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35% ignore bullying in real-life, so how do we stop online bullying?

du PostWisely Campaign Inspires Conversations Around Harmful Social Media Usage and Ethical Online Behaviour


35% ignore bullying in real-life, so how do we stop online bullying?

According to an Ipsos survey, an overwhelming 35 percent of respondents said they ignore negative situations such as bullying and accidents in real life. But when it comes to the online, 42 percent watch these events unfold – rather than ignoring them. and a mere 16 percent would even go a step further by sharing these posts after viewing them.

But, what is really worrying is that while 51 percent would contact the authorities and 45 percent would offer help when they witnessed such events in real life, only 16 percent would do so online by means of reporting or flagging a post. Further, almost half (45 percent) of those who have experienced a negative situation in the last year, said that someone posted about the situation online.

“And this was a statistic that we could not ignore,” says Abdulwahed Juma, executive vice president of brand and corporate communications, du.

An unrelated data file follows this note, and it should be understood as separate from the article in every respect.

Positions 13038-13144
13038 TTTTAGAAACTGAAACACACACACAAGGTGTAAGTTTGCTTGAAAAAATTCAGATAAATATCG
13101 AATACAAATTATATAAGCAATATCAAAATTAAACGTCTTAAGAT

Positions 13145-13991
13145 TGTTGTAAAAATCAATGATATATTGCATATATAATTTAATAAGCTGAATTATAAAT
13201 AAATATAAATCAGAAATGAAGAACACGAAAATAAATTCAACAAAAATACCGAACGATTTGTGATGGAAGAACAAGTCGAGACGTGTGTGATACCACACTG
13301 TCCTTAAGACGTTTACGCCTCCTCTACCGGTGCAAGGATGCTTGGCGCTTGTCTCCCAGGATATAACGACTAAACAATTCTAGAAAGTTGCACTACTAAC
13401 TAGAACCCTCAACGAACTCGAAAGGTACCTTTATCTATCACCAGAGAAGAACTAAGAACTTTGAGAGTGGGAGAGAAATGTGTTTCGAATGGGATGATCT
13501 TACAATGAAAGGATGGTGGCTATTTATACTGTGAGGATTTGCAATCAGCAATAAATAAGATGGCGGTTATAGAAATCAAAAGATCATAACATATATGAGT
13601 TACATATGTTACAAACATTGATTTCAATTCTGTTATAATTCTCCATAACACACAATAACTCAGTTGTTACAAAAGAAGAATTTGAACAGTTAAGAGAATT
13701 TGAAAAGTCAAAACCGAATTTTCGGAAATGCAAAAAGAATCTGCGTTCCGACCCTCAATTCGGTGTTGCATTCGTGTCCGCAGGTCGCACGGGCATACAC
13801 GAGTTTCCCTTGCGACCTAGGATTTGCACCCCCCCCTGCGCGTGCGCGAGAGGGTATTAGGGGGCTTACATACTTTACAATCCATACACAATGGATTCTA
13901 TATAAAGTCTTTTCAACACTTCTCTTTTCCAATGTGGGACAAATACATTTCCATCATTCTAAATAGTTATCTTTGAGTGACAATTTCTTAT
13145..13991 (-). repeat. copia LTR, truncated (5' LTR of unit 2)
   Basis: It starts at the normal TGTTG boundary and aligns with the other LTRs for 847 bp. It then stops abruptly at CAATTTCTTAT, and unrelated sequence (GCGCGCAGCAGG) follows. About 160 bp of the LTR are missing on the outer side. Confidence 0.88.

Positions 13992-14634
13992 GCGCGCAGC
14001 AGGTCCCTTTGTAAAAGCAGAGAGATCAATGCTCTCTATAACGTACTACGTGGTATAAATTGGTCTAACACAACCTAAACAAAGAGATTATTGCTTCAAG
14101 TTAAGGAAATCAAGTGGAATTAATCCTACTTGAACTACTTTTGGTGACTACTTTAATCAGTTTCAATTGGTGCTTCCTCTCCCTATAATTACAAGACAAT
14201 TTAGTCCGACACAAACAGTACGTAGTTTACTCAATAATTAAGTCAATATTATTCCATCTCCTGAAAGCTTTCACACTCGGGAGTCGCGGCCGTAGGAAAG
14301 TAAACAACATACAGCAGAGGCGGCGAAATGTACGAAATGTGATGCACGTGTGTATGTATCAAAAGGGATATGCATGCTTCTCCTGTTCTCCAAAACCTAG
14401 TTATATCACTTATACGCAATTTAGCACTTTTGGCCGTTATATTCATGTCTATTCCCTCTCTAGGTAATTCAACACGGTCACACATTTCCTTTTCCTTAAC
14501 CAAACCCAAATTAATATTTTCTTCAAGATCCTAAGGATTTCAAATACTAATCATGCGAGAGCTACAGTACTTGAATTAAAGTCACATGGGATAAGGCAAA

It is also why du is continuing its “#PostWisely” campaign through the second installment, which is themed, “If it were your pain, would you share it?” The new campaign comprises four compelling videos that address the negative impact of posting people’s misfortunes online and question the motives of the people behind the camera lens. The videos illustrate and highlight the harmful and unethical nature of sharing pictures and videos of negative situations such as accidents, bullying, pranks, and other ill-fated incidents on social media that have become increasingly prevalent recently – 57 percent to be precise, according to Ipsos.

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“We are in an era where our digital and real lives are not so clearly demarcated. While a lot prominence is given to having a digital footprint and engaging with audiences online, it is also pertinent that we maintain a moral compass in practicing discretion,” says Osman Sultan, CEO, du.

“Social media affects us all, both positively and negatively, and we believe it is our responsibility to help protect UAE residents from threats posed by misusing it. The survey revealed some troubling habits of social media users in the UAE, and we hope that by creating a campaign from our findings, we can provide a platform for purposeful conversations around ethical online behavior,” adds Juma.

In addition to the four films, the campaign will make use of the hashtag #PostWisely to keep the conversation going on social media, while also conducting awareness initiatives such as roadshows at UAE universities starting with the American University of Sharjah.

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